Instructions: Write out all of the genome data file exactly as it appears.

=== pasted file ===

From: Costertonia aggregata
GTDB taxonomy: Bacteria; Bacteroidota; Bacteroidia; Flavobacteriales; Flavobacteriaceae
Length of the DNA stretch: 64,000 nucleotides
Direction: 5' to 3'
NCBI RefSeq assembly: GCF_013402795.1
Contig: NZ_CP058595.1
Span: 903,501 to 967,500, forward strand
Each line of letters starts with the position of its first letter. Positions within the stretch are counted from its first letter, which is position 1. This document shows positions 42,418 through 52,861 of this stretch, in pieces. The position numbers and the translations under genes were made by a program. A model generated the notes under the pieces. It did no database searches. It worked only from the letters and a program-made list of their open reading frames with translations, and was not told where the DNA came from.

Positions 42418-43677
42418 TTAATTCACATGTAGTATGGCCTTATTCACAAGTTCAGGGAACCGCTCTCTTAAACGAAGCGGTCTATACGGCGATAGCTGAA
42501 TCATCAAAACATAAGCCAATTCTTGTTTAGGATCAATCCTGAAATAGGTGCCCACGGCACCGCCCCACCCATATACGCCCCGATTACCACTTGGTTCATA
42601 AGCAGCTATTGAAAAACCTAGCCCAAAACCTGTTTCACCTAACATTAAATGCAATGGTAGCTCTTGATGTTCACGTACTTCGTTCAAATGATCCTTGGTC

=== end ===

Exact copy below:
From: Costertonia aggregata
GTDB taxonomy: Bacteria; Bacteroidota; Bacteroidia; Flavobacteriales; Flavobacteriaceae
Length of the DNA stretch: 64,000 nucleotides
Direction: 5' to 3'
NCBI RefSeq assembly: GCF_013402795.1
Contig: NZ_CP058595.1
Span: 903,501 to 967,500, forward strand
Each line of letters starts with the position of its first letter. Positions within the stretch are counted from its first letter, which is position 1. This document shows positions 42,418 through 52,861 of this stretch, in pieces. The position numbers and the translations under genes were made by a program. A model generated the notes under the pieces. It did no database searches. It worked only from the letters and a program-made list of their open reading frames with translations, and was not told where the DNA came from.

Positions 42418-43677
42418 TTAATTCACATGTAGTATGGCCTTATTCACAAGTTCAGGGAACCGCTCTCTTAAACGAAGCGGTCTATACGGCGATAGCTGAA
42501 TCATCAAAACATAAGCCAATTCTTGTTTAGGATCAATCCTGAAATAGGTGCCCACGGCACCGCCCCACCCATATACGCCCCGATTACCACTTGGTTCATA
42601 AGCAGCTATTGAAAAACCTAGCCCAAAACCTGTTTCACCTAACATTAAATGCAATGGTAGCTCTTGATGTTCACGTACTTCGTTCAAATGATCCTTGGTC